Mackenzie, George (d.1766) (DNB00)
MACKENZIE, GEORGE, third Earl of Cromarty (d. 1766), was the eldest son of John, second earl, by his second wife, Mary, eldest daughter of Patrick Murray, third lord Elibank. His father, in August 1691, was tried in the high court of justiciary for the murder of Ettas Poiret, sieur de la Roche, at Leith, but was acquitted. The son succeeded to the earldom in 1781. On 8 Aug. 1745 he received a letter from Prince Charles Edward, but he did not immediately join the rising in the prince's favour, being possibly somewhat influenced by the attitude of Simon Fraser, lord Lovat [q. v.], with whom he was in correspondence. With four hundred of his clan he, however, with his son John Mackenzie, lord Macleod, joined the second army which assembled at Keith, after the prince had begun his march southwards into England. Thence he was sent to Fife to collect moneys on behalf of the prince, but on 31 Dec. received orders to join the main army. He superintended the transportation of the French artillery across the Forth for the siege of Stirling; and along with his son, Lord Macleod, he was present at the battle of Falkirk on 17 Jan. 1746. On the retreat of the Jacobite forces from Stirling, the brigade under Cromarty accompanied the division consisting chiefly of lowland troops, which under Lord George Murray followed the coast route to Inverness by Montrose and Aberdeen. Subsequently, Cromarty took over the command of the Earl of Kilmarnock's troops [see Boyd, William, fourth Earl of Kilmarnock], and he for some time held the chief command north of the Beauly. The command was again transferred to James Drummond, third titular duke of Perth [q. v.], but after the duke's departure Cromarty remained in command in Sutherland. On 15 April 1746 he was surprised and defeated at Dunrobin by the Earl of Sutherland's militia, and shortly afterwards was taken prisoner by stratagem in Dunrobin Castle. He was sent south to London and committed to the Tower. Along with the Earl of Kilmarnock and Lord Balmerino [see Elphinstone, Alexander, sixth Lord Balmerino] he was brought for trial before the House of Lords on 28 July, and when called up for judgment on the 80th pleaded that he had been 'seduced from his loyalty in an unguarded moment by the acts of desperate and designing men.' On 1 Aug. he was sentenced to death and his estates forfeited, but owing to the exertions of his wife, supported by the representations of several influential Scottish nobles, he on 9 Aug. received a respite. On 18 Feb. 1748 he was permitted to leave the Tower and lodge at the house of a messenger, and in August follow- ing was permitted to take up his residence at Layhill, Devonshire. On 4 Oct. 1749 he received a pardon on condition that he should remain in such place as he should be directed by the king. He died in Poland Street, St. James's, Westminster, 28 Sept. 1766. 'The Earl of Cromartie's private character,' says the writer of his life in 1746, 'is very amiable; he is esteemed a polite nobleman, and affable in his temper and behaviour, and has little or nothing of that austere pride and haughtiness so peculiar to most highland chiefs.'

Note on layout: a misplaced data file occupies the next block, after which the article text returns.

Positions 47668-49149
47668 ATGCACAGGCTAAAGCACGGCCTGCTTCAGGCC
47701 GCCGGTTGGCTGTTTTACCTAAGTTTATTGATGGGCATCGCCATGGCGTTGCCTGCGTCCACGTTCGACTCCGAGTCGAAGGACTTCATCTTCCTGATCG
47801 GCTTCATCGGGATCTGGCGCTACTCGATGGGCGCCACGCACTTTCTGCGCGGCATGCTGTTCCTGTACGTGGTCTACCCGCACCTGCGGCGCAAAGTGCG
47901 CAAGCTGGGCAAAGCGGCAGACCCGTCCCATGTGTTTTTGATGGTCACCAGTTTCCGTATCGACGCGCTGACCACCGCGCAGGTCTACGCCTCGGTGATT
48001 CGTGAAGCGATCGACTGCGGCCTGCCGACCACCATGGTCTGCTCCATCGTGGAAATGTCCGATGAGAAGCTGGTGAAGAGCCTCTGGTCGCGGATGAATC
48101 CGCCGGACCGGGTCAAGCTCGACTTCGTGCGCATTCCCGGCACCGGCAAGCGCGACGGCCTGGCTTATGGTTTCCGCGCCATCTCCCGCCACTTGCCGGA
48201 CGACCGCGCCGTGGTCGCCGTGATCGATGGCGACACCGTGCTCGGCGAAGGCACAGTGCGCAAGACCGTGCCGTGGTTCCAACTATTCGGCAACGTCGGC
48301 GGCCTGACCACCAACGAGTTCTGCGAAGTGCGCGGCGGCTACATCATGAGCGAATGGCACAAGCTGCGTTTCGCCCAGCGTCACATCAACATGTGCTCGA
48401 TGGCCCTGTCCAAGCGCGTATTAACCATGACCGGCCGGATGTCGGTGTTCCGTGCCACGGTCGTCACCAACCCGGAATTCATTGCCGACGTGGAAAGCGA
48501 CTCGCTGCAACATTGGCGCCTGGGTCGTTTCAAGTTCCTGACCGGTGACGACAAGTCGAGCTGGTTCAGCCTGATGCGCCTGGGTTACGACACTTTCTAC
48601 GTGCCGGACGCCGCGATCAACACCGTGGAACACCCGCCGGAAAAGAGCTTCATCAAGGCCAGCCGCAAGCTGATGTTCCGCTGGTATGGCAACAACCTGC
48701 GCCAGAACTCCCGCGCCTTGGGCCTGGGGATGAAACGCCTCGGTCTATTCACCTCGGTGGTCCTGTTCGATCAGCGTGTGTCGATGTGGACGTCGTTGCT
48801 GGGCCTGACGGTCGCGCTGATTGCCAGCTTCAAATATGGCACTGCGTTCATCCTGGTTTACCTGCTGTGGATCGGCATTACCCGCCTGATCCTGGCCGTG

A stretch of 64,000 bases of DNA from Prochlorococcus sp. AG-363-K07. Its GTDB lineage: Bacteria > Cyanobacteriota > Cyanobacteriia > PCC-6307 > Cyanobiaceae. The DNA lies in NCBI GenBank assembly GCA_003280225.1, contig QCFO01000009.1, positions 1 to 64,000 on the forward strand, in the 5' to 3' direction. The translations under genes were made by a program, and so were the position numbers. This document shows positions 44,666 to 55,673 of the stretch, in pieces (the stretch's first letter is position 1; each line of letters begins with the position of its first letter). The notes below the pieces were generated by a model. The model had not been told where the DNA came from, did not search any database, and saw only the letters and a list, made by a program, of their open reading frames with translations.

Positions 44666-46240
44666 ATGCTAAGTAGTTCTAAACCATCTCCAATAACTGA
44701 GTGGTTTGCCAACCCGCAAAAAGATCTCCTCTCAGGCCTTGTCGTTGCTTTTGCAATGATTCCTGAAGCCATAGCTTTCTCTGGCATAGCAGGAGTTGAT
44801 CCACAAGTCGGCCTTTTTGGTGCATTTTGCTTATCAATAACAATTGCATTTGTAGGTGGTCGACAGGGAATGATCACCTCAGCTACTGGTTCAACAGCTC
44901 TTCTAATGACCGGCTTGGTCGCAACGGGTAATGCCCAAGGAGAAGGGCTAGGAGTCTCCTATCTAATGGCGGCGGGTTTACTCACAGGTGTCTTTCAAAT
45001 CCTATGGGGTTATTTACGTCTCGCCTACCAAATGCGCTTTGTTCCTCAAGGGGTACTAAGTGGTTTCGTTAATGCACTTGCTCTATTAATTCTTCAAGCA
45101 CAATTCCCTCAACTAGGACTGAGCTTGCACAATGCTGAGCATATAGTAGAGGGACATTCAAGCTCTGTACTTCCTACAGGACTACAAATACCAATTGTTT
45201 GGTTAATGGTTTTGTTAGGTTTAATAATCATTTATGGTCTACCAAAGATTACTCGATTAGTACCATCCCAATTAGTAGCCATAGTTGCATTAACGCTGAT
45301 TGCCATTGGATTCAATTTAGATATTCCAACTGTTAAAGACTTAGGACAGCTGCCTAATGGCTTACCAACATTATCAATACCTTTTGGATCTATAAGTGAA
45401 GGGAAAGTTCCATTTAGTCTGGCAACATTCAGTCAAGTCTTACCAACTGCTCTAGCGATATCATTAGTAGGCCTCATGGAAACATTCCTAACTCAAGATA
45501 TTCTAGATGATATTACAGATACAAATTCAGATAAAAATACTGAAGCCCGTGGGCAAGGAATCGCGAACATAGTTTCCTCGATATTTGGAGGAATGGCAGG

By his wife Isabella Gordon, called ' Bonnie Bell Gordon,' eldest daughter of Sir William Gordon, baronet, of Invergordon, Ross-shire, Cromarty had three sons—John, lord Macleod [q. v.], William, who died young, and George, a colonel in the 71st regiment, who died unmarried in 1788—and seven daughters. Engravings of the earl and countess are given in Fraser's 'Earls of Cromartie.'
[State Trials, xviii. 442–530; Life published in 1746; The Whole Proceedings in the House of Peers against William, Earl of Kilmarnock, George, Earl of Cromartie, and Arthur, Lord Balmerino, for High Treason; Scots Magazine, 1766, xxiii. 558; Sir William Fraser's Earls of Cromartie; Douglas's Scottish Peerage (Wood), i. 398.]